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Frustrated: Primary school teacher spends 15 years without pay

stronKampalastron.

Mr Edward Serunjogi is a man bitter and beaten by the world. This is something you see as he struggles amid sobs to share his story. Mr Serunjogi, a father of eight, has taught for 15 years without pay from government. His, is a story of years of hope lost in despair and unending promises.“I have been to all concerned offices in search of redress. I am in debt. I need money for my children’s fees, medical bills and clothing. I even fear going home on some days,” the distraught Serunjogi said.His demands date back to 2000. Recently, he was aised to seek support from the teachers’ union in Kampala to follow up the matter. To prepare for the trip, he borrowed trousers, a shirt, a coat and a pair of shoes. He also had to get transport from his colleague. “My home is similar to a pigsty. I taught until the one pair of shoe I had worn out. I have borrowed what I am dressed in now because if I had come in my ragged clothes, I would be mistaken for a mad man,” he said.Mr Serunjogi’s story is hard to believe. You ask what gave him the impetus to ride his bicycle to his work station nine kilometres away from his home every day, for all these years without pay. His reply is short and precise. “It’s the profession I loved and worked hard to attain.”He also says what kept his hope alive is the parents’ Shs1,000 contribution they paid to him every end of month in the term to support him. But what could Shs100,000 do for a father of eight?His documents show he was confirmed as a primary teacher in 1994 while at Katungulu DAS and subsequently promoted to a grade 2 deputy head teacher in 1999. “I have been directed that you be appointed on promotion to the office of grade 2 deputy head teacher on a salary scale Shs207,567 per month,” his promotional letter signed by Mr Isaac Mudoi, the district chief administrative officer (CAO) Mubende, reads. Although Mr Serunjogi’s name is reflected on the district teachers’ payroll, the Mubende-born teacher doesn’t know what happened to his salary remittances. The district’s primary teachers’ payroll of June 2004 shows that Mr Serunjogi received Shs115, 260 on account number 204547, Centenary Bank, Mityana District but he claims he never got the money. On August 12, the same year, A.N Mukasa, Mubende chief finance officer, wrote to the bank manager asking him to clarify on Mr Serunjogi’s account. “Mr Serunjogi is your customer whose number was quoted as 204547 for the months of March, April, May, June and July 2004. He contends his account number is ‘000801-3 and it should be the one to be credited with the salaries.”But Mr Serunjogi alleges he realised later the document he had been given was fake. “I got so annoyed on learning that I was given a fake document. I kept being tossed from district offices to the bank and all they kept promising me was that all will be well,” he noted.He claims when his salary would be released, it would be remitted on an account of a person with a name similar to his. “The money has been coming because that is what the payroll says but I have not been receiving it. It would come in my name but it would be deposited on another person’s account,” he said.His quest to have him paid has cost him several transfers. For instance, on December 3, 2004, while teaching at Lwebituuti Primary School, Mr Serunjogi wrote to the CAO asking to be paid for the nine months he had worked for at the station. Instead, he received a transfer letter seven days later transferring him to Katungulu DAS Primary School where he had previously worked for a year. He served there for two years before he was again transferred to Kassanda Boarding PS for a year and thereafter posted to Kalagala Church of Uganda Primary School where he threw in his towel in March.Now worn out from a chase that never bore fruits, Mr Serunjogi, who clocked 60 early this year, is pleading that government intervenes.He wants to fill the retirement forms but doesn’t know whether this money will still be paid to him. His only plea now is to have his arrears paid and for him to access his pension.However, Mubende District education officer Benson Kayiwa, said in an interview with the Daily Monitor on Thursday he will have to first investigate the matter because he cannot fathom how one could remain in service for 15 years without pay.“The inspector alleges the teacher absconded long ago and is no longer in service. Those incidents are of the past. I have to call the people who were in office at that time. Now that he has not been in service, it is difficult to tell whether he will get his pension,” Mr Kayiwa said in a telephone interview.He explained that on receiving Mr Serunjogi’s complaint on Wednesday, he raised the area inspector of schools who told him Mr Serunjogi absconded from duty some time back.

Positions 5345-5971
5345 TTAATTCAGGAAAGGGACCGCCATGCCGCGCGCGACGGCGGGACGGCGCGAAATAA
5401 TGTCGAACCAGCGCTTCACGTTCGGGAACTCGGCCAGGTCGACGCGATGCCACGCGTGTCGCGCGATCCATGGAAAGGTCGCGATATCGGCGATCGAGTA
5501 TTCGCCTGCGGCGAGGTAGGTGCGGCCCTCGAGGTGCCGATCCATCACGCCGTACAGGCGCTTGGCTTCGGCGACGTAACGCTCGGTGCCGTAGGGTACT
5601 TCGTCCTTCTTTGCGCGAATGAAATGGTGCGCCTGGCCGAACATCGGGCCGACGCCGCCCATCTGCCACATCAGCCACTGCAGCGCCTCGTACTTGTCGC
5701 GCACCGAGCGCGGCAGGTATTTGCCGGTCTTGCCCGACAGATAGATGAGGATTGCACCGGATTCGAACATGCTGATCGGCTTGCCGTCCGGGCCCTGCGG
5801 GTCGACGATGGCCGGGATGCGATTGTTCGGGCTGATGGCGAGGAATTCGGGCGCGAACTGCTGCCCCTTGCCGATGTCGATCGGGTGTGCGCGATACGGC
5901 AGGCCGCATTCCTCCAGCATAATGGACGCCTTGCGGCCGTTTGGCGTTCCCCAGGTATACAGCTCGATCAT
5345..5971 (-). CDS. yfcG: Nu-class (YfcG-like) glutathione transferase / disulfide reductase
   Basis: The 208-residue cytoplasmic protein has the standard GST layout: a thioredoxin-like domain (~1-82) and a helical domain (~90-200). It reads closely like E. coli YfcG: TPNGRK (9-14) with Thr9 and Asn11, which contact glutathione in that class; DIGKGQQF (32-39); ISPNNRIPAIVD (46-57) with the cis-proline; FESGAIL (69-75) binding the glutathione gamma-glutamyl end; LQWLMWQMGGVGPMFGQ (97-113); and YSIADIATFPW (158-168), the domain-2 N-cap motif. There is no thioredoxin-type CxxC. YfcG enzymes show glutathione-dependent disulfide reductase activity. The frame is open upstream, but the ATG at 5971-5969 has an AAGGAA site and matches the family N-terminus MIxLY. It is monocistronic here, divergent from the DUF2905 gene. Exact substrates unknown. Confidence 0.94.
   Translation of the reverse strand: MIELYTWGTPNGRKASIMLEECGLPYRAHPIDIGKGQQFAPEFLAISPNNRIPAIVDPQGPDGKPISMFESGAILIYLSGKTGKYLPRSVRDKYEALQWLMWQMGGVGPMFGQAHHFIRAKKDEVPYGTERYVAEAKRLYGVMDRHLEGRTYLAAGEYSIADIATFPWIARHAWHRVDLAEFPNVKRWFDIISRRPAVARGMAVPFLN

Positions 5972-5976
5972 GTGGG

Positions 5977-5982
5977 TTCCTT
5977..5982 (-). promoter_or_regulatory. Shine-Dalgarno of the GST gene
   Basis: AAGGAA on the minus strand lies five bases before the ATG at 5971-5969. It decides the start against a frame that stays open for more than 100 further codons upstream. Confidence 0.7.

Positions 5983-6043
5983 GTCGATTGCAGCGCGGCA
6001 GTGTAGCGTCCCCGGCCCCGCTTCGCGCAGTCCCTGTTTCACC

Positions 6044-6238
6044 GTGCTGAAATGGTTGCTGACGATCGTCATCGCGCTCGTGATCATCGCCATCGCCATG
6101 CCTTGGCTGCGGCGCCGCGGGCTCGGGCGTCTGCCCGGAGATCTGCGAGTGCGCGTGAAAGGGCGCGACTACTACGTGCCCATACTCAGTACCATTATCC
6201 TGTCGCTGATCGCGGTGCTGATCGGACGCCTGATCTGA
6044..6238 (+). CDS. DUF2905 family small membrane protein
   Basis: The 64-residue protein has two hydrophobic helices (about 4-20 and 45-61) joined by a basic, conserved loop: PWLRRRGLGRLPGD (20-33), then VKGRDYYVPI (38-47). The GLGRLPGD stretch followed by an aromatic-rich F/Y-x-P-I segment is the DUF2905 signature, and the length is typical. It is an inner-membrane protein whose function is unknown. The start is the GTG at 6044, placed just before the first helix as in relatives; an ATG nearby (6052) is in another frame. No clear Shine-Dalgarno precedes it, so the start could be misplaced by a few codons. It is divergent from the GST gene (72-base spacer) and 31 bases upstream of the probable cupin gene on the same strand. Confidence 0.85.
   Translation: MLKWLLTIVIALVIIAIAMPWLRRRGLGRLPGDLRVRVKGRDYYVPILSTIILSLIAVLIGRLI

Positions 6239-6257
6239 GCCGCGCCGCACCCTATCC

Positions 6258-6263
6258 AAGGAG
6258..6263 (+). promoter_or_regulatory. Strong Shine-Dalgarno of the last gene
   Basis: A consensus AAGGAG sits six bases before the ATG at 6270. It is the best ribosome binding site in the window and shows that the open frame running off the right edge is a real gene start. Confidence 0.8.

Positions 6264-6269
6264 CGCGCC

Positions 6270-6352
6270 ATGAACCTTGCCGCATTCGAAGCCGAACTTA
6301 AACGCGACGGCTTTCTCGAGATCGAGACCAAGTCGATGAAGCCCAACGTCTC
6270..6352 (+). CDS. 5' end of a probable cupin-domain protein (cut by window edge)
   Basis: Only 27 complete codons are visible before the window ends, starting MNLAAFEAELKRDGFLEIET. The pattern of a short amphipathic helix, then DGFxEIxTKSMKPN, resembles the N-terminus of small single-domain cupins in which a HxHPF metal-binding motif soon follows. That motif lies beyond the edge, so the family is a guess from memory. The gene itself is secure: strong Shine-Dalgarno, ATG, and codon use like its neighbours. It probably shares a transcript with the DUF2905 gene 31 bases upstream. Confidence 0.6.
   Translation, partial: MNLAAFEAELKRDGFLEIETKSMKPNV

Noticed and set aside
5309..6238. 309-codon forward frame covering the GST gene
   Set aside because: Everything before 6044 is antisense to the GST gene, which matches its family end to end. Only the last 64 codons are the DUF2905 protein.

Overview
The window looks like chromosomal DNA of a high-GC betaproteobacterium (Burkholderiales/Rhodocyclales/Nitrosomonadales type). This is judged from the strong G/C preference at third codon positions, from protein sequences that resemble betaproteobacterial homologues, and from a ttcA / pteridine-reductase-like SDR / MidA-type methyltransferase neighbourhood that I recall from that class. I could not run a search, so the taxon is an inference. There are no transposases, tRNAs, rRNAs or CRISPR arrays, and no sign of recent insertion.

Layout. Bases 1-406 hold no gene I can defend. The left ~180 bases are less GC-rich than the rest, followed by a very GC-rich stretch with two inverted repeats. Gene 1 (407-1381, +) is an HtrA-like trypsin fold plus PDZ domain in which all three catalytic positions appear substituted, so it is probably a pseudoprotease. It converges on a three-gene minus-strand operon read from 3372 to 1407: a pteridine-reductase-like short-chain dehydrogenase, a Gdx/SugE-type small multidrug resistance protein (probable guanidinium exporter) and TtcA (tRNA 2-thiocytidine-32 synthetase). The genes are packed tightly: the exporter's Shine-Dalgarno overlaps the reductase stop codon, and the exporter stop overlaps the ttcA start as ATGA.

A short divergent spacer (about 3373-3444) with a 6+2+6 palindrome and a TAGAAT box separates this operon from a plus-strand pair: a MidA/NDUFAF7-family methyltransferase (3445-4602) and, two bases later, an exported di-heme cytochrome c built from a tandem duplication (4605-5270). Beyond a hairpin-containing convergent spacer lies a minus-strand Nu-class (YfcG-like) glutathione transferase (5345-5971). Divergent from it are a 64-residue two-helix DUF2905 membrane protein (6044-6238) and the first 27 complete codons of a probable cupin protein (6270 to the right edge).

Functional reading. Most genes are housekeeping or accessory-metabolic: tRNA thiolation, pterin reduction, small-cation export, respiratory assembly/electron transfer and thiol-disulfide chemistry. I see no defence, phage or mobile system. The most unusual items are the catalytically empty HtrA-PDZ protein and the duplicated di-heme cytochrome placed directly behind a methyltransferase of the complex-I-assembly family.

what they said about serunjogi’s salary case

“This is something that he would have to prove first. Somebody cannot work for 15 years without pay and continue working,”Benson Kayiwa, mubende district education officer

“As far as I am concerned, we have not received such a complaint. I wonder how money was diverted to another account for 15 years. Let him come to my office and we will investigate.”’Fabian Kasi, md Centenary Bank

“Many teachers work go without salaries yet they are expected to deliver. When they try to follow up their issue, they are intimidated with transfers until they either give up or leave service.” James Tweheyo, unatu chairman

pahimbisibwe@ug.nationmedia.com

SOURCE: Daily Monitor

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